[ntp:questions] NTPD can take 10 hours to achieve stability

unruh unruh at wormhole.physics.ubc.ca
Mon Apr 18 17:38:27 UTC 2011


On 2011-04-18, David J Taylor <david-taylor at blueyonder.co.uk.invalid> wrote:
> "unruh" <unruh at wormhole.physics.ubc.ca> wrote in message 
> news:slrniqnml8.ln1.unruh at wormhole.physics.ubc.ca...
>> On 2011-04-18, David J Taylor <david-taylor at blueyonder.co.uk.invalid> 
>> wrote:
>>> "C BlacK" <rblak at non.net> wrote in message
>>> news:o-adnVWgbZB3NTbQnZ2dnUVZ_oCdnZ2d at supernews.com...
...
>>
>> He was refering to the statement that ntpd can take up to 10 hr to
>> achieve its accuracy. That is the time taken for ntpd to settle down to
>> an accuracy of a few usec if they start off with a few 10s of PPM in
>> rate error.
>
> So, there is an implicit accuracy related to that 10 hour statement, which 
> may not apply to someone else's needs.
>

Agreed. I found that the half life of ntpd is about 1 hr. Ie if your
initial system is off by X and your final desired accuracy is Y, then it takes
 roughly ln2(X/Y) hours to get to your desired accuracy. 


>>> the order of microseconds or better, your PC may need to be in a
>>> temperature controlled environment - how long would it then take to
>>
>> No. With a GPS clock, ntp will run with a few usec error ( about
>> 3-5usec) even in a non-temp corrected environment. But it is clear
>> looking at the errors that it is because ntpd takes so long to settle
>> down that is dominating the errors.
>
> Mine is within about 6 microseconds, in a non-temperature controlled 
> environment (running 24 x 7).  Looking at the plots it is quite clear that 
> temperature variations are the limiting factor in accuracy, and not NTP.

No, it is ntpd. It is because ntpd is so slow to respond to errors that
and it takes so long to correct for those temp changes, that the
accuracy is what it is. (That and ntp's behaviour of throwing away 80%
of the data it collects).

>
>>> stabilise its own temperature?  Compare people using the best frequency
>>> sources, who may need to leave them for days to achieve their best
>>> accuracy.  On the other hand, if all you need is, say, 20ms (the clock
>>> interrupt period on many Windows PCs, so as accurate as a typical 
>>> program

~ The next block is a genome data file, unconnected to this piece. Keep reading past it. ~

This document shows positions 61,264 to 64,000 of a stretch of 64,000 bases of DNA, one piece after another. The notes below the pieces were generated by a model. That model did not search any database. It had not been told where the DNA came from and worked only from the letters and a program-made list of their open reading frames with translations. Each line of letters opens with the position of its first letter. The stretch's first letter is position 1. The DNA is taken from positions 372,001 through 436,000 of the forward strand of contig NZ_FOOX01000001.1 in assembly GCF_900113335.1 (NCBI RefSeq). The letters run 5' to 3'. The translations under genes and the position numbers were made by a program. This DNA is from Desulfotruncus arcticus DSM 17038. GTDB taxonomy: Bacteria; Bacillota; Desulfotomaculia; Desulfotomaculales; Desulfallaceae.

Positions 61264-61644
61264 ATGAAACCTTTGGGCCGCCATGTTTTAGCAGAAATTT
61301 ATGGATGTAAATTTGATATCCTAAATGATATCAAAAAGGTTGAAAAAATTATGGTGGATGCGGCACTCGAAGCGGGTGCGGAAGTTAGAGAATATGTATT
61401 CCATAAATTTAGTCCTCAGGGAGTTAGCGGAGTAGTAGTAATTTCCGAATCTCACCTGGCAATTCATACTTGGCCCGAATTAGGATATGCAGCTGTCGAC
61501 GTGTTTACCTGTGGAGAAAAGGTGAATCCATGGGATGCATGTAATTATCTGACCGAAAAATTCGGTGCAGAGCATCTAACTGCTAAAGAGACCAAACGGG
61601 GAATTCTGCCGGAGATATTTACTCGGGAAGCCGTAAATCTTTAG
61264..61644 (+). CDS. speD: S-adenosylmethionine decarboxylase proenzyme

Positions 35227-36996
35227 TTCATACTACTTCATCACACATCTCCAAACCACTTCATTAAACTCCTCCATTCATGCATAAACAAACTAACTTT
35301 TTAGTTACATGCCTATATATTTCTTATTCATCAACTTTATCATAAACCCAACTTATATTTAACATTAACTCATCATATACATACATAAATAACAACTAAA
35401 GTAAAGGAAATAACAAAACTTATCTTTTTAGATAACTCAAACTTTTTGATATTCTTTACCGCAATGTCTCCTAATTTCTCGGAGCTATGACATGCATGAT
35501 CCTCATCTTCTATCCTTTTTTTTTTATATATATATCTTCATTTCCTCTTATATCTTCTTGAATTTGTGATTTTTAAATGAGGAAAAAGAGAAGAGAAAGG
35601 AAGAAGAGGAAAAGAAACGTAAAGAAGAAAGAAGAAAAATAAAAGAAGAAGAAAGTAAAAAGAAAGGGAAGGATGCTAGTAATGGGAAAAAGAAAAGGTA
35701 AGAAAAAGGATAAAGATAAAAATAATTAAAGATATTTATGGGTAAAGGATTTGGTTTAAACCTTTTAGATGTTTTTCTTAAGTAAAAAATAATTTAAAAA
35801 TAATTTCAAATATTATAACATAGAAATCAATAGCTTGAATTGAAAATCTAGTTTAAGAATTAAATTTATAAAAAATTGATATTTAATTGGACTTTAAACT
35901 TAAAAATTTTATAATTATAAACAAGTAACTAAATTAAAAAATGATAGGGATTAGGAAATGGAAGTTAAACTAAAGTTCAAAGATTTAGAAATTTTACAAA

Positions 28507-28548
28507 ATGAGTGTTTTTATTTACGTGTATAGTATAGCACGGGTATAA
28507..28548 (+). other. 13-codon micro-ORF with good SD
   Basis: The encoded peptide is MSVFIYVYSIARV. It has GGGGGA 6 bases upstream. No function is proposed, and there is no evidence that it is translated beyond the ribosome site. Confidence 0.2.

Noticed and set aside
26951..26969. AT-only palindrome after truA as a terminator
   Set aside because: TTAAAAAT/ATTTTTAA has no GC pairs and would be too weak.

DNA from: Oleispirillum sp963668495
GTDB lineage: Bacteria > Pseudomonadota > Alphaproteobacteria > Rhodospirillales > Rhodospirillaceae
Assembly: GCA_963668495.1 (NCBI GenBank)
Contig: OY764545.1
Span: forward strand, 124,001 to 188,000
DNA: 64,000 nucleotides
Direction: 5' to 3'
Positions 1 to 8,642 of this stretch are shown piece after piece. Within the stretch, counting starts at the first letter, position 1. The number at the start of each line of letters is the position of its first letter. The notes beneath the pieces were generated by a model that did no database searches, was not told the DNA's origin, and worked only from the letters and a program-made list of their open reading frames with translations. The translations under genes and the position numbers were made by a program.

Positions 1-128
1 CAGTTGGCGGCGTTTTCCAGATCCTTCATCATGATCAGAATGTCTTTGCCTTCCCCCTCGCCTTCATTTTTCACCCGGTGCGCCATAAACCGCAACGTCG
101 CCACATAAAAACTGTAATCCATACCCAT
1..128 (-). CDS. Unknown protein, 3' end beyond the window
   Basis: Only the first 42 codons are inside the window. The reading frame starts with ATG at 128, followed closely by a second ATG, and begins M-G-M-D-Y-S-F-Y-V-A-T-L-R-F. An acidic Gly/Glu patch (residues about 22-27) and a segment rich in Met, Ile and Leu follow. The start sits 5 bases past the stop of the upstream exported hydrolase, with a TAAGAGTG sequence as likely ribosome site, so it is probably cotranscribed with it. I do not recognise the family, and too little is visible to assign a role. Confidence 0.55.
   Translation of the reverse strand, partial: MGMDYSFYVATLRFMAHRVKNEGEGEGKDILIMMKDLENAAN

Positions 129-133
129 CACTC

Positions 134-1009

>>> could measure) then NTP might be that accurate just as soon as you've
>>> logged in.
>>
>> Yup. that is certainly true. If all you want is a few ms, then ntp will
>> settle down in a few hours. (See the graph at the bottom of
>> www.theory.physics.ubc.ca/chrony/chrony.html where ntpd started off with
>> with a rate error of 40PPM and took a few hours to settle down to a few
>> ms accuracy.)
>
> Then it could be that you may not not seeing the best which NTP can 
> achieve, if you need to wait "a few hours" rather than a few minutes.  The 
> systems running here, those which are not running 24 x 7, are typically 
> already within few ms after booting up, when you log in.  Not always, but 
> very often.  For example:

IF your file has the correct drift information in it (linux for example
with the tsc clock changes its drift about 40PPM on each bootup) and if
it has not been very long since the machine was switched off, then yes,
it will be accurate very fast. Those are big ifs. The question is how
long does it take ntpd to recover from errors. The figures I gave above
give you a clue. chrony is at least an order of magnitude faster. 

>
>   http://www.satsignal.eu/mrtg/performance_ntp.php
>
> PC Narvik has just been rebooted (09:35 UTC), and is within 0.25ms.  PC 
> Puffin was switch on at about 04:30 UTC after being off overnight and was 
> within about 0.5ms.  These are LAN-synced systems, running Windows, and 
> tuned for that environment.  You would likely not achieve the same either 
> ultimate accuracy or settling time when working from a set of Internet 
> servers, or you have an unfortunate combination of OS, motherboard, 
> application set, or CPU power-saving activation.
>
> Cheers,
> David 
>




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